Abraham The Patriarch

Abraham, also known as Abram, is an Old Testament patriarch, revered as the founder of the Hebrew nation and the father of all those who believe in the true God. He was married to Sarah, and their story is highly significant in the Bible. Though little is known about his early life, it is believed that Abraham was born in Ur, Chaldea. At God's command, Abraham left his homeland and journeyed to Canaan. This journey, known as the "Call of Abraham," marked a crucial turning point in his life. It was during this time that God established a special covenant with Abraham, promising to bless him and make him the father of a great nation. Abraham lived a nomadic life as a shepherd, traversing through various regions, including Canaan, Egypt, and the Negev. Throughout his travels, he faced numerous challenges and tests of faith. One of the most significant events in Abraham's life is his encounter with three angels who appeared to him in human form. Not recognizing their divine nature, Abraham warmly welcomed them into his tent and offered them food and hospitality. This act of kindness is depicted in many artistic representations of Abraham, where he is seen as a bearded old man offering food to three angels. Abraham's faith and obedience to God were also tested when he was asked to sacrifice his beloved son Isaac as an offering. Without hesitation, Abraham obeyed God's command, having unshakeable trust in His plan. However, just as Abraham was about to carry out the sacrifice, God intervened and provided a ram as a substitute. This event showcases Abraham's unwavering devotion and sets him apart as a model of faith for believers. Abraham is believed to have lived to the remarkable age of 175. He passed away around 1700 BC, dying of natural causes. Though he may not have a specific patronage assigned to him, Abraham's influence on religious history and the significant role he played in establishing the Hebrew nation cannot be overstated. While Abraham has not been officially canonized by the Catholic Church, his veneration predates the formal canonization process. Therefore, he is considered a saint by tradition and is celebrated on his feast day, which falls on October 9th. In summary, Abraham The Patriarch, or Abram, holds a vital place in religious history and is regarded as the founder of the Hebrew nation. His story, marked by faith, obedience, and trust in God's promises, continues to inspire believers. Represented as a bearded old man in various forms, Abraham's life serves as a profound example of devotion and submission to God's will.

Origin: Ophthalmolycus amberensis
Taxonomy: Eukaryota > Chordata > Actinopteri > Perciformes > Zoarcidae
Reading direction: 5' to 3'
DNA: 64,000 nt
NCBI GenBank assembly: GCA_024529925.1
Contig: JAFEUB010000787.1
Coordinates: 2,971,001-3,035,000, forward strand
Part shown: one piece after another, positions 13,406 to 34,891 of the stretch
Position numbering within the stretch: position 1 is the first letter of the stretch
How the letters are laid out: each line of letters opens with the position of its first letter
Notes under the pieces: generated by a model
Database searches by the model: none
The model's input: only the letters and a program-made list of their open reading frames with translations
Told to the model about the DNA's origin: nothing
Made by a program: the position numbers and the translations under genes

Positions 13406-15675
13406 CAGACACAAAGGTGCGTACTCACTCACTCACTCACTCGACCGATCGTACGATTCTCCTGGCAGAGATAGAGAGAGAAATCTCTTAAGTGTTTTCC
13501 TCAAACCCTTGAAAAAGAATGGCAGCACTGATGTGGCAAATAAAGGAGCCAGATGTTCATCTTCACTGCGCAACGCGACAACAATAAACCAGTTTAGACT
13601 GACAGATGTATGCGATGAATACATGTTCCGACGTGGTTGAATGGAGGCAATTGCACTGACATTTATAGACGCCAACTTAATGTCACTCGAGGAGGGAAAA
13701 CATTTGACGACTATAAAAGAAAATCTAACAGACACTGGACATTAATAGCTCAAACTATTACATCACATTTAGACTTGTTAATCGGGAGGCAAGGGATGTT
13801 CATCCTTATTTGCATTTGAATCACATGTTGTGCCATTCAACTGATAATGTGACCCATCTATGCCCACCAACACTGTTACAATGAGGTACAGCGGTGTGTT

Abrahamite Monks